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Why second life will pave the way to the clean energy transition


To mark Energy Day at COP27 and generate a legacy from this year’s discussions, Matthew Lumsden calls on consumers and businesses to understand that switching to electric vehicles is just the first step in the energy transition.

“To drive energy change faster, we need to look further ahead to the reuse of electric vehicle batteries at the end of their lives in a vehicle and ensure that we maximise the finite resources within them.

Battery storage holds the key to cleaner energy world, by storing power from renewables, but at present there is little recognition of the role that the reuse of batteries must play. We need to focus on the second life use of batteries in energy storage to deliver the energy security, carbon savings and resource stewardship we need.

It is well known that when driving you need to look further ahead to stay safe. Not only are we not looking far enough ahead, but we’ve also got a blind spot concerning battery reuse.

Second life should come first, when it comes to energy storage. It is the reuse of existing EV batteries that makes best use of technology and resources and will enable us to deliver the greatest carbon savings and transformation to our energy systems. Industry projections suggest that by 2030, around one million tonnes of EV batteries could be available for reuse. This second life application is the one we need to celebrate at COP27 and share best practice about today.

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Technology allows us to combine battery behaviour with financial modelling so that second life energy storage systems can be bought through regular monthly payments, with a service contact that includes swapping out the batteries as needed. A second life energy system can deliver the same duty cycles and energy services as a system using new batteries, but dramatically extends the life of vehicle batteries.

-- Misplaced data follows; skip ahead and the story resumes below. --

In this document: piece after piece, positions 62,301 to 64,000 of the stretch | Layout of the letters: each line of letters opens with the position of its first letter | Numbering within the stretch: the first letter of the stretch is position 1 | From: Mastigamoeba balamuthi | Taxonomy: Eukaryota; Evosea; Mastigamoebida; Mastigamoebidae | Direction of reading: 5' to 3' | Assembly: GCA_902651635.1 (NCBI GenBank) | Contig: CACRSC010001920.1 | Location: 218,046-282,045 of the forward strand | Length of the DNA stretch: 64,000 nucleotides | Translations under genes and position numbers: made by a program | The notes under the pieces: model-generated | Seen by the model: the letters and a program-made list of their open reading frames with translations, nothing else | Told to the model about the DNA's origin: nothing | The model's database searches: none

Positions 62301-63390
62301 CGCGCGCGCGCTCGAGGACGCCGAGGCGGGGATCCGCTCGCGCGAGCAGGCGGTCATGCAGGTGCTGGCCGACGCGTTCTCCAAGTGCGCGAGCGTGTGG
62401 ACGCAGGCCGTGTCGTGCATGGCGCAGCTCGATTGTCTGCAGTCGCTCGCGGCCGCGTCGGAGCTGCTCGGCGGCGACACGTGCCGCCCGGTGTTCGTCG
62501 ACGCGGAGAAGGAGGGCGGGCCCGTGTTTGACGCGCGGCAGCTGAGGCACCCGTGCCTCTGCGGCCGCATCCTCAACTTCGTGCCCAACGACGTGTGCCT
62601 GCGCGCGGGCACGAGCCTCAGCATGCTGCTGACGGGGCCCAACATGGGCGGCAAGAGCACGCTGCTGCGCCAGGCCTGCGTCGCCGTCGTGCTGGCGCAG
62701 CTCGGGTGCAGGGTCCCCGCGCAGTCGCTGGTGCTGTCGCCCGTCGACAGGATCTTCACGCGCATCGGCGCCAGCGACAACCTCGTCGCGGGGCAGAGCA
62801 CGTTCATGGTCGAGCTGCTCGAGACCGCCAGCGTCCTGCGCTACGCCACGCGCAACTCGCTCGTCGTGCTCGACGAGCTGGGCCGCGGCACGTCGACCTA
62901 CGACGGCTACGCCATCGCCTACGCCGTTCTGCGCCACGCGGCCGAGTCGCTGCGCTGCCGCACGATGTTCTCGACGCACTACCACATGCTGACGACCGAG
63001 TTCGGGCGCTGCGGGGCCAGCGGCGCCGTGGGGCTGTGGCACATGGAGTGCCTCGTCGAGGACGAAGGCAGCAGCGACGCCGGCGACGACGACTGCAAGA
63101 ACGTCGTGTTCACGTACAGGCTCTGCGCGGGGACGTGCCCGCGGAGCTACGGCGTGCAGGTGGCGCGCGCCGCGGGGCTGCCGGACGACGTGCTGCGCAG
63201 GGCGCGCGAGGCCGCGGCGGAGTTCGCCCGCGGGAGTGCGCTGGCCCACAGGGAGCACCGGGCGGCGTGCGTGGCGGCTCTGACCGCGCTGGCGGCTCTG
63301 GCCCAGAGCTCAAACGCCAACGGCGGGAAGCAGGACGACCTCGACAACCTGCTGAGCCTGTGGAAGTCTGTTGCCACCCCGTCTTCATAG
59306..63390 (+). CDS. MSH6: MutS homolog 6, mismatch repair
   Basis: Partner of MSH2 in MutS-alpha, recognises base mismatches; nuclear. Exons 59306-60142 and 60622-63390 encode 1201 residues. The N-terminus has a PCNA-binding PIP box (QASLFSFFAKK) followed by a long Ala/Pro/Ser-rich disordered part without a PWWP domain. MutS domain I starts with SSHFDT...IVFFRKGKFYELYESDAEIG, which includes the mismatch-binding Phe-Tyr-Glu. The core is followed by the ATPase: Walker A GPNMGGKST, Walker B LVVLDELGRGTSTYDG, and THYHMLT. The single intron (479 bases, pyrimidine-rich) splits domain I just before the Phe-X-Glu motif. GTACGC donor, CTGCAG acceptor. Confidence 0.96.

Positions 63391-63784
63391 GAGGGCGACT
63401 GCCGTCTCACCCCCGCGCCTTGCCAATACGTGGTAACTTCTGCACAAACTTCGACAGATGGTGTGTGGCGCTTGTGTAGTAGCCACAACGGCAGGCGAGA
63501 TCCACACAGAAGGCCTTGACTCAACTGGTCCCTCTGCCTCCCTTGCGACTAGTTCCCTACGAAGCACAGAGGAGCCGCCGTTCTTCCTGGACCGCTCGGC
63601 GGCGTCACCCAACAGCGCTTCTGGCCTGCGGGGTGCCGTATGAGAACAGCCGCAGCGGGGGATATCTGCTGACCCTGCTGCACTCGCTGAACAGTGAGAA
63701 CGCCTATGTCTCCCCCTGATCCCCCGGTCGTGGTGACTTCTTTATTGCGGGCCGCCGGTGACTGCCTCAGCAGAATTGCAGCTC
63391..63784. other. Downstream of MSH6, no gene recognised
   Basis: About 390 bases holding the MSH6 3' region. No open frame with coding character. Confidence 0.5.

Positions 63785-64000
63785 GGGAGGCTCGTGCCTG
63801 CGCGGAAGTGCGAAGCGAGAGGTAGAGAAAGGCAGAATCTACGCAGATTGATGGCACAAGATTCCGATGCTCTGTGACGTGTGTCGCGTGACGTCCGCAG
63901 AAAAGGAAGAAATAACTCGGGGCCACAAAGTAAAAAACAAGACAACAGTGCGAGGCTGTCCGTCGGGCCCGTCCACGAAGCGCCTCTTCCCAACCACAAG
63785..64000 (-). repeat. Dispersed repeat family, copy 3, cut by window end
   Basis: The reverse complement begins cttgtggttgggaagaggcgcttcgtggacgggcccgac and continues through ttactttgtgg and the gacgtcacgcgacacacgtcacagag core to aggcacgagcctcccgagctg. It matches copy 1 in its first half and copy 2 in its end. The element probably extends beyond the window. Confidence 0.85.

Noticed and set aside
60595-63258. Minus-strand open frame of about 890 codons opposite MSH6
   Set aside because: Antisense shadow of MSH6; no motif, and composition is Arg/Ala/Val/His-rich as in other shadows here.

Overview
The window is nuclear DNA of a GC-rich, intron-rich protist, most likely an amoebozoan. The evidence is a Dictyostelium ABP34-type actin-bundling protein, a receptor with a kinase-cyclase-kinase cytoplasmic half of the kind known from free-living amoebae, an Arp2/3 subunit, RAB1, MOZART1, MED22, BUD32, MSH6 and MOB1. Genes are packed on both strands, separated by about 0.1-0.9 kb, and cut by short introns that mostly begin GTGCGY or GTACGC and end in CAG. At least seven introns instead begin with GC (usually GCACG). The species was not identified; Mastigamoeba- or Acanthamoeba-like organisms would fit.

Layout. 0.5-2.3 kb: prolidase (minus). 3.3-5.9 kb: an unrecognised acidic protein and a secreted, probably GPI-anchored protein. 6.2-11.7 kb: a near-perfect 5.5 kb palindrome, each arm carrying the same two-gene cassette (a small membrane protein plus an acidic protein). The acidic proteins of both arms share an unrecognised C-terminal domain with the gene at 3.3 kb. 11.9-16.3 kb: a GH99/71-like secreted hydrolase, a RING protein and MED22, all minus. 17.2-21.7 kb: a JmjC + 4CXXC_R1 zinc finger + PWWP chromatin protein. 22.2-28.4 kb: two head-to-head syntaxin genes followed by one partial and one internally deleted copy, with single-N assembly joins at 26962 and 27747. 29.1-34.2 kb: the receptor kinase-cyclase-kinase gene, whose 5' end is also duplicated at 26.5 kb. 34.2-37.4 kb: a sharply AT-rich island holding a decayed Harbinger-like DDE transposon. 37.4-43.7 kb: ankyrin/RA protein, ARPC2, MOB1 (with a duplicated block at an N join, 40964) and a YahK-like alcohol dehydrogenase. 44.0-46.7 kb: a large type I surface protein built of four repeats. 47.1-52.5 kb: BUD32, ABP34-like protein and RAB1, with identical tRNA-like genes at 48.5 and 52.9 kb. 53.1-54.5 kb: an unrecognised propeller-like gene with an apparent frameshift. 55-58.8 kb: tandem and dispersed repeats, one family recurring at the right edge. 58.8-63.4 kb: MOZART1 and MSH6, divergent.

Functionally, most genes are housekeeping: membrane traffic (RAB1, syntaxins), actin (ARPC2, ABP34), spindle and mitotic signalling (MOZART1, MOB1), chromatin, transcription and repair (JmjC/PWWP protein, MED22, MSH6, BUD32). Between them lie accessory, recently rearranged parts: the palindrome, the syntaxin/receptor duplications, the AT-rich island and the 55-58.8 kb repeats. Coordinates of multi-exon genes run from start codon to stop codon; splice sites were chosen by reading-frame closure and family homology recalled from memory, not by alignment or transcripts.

This ‘battery storage as a service model’ is the exactly the combination of financial and technological innovation that Energy Day at COP27 is calling for, and the case should be made more clearly that good solutions are available now.

Connected Energy has the most commercial second life battery energy storage systems installed in Europe. Our systems are compliant with grid requirements across Europe, peak shaving frequency response and micro grid applications. They will help drive clean energy and add greater value to the switch to electric vehicles. There are good solutions on the road ahead, now is a good time to recognise and celebrate them.”

A battery is often considered at the end of its useful life in a vehicle when it falls to 75-80% of its original capacity, but this still leaves a sub­stantial amount remaining. This can be used within stationary storage systems, with two to three sets of batteries needed to maintain capacity over roughly a 20-year time frame. It would be an unacceptable waste of resources to discard the value in a battery prematurely.

Cranfield University recently signed a contract for three BESS units and it is a textbook example of best practice. The BESS will allow the site to balance its energy behind the meter, with the systems being used to store excess solar generation when energy demand is low and deliver it back as load increases. The systems are also being used to reduce fixed charges and infrastructure costs by shaving peak loads to keep them within site constraints.

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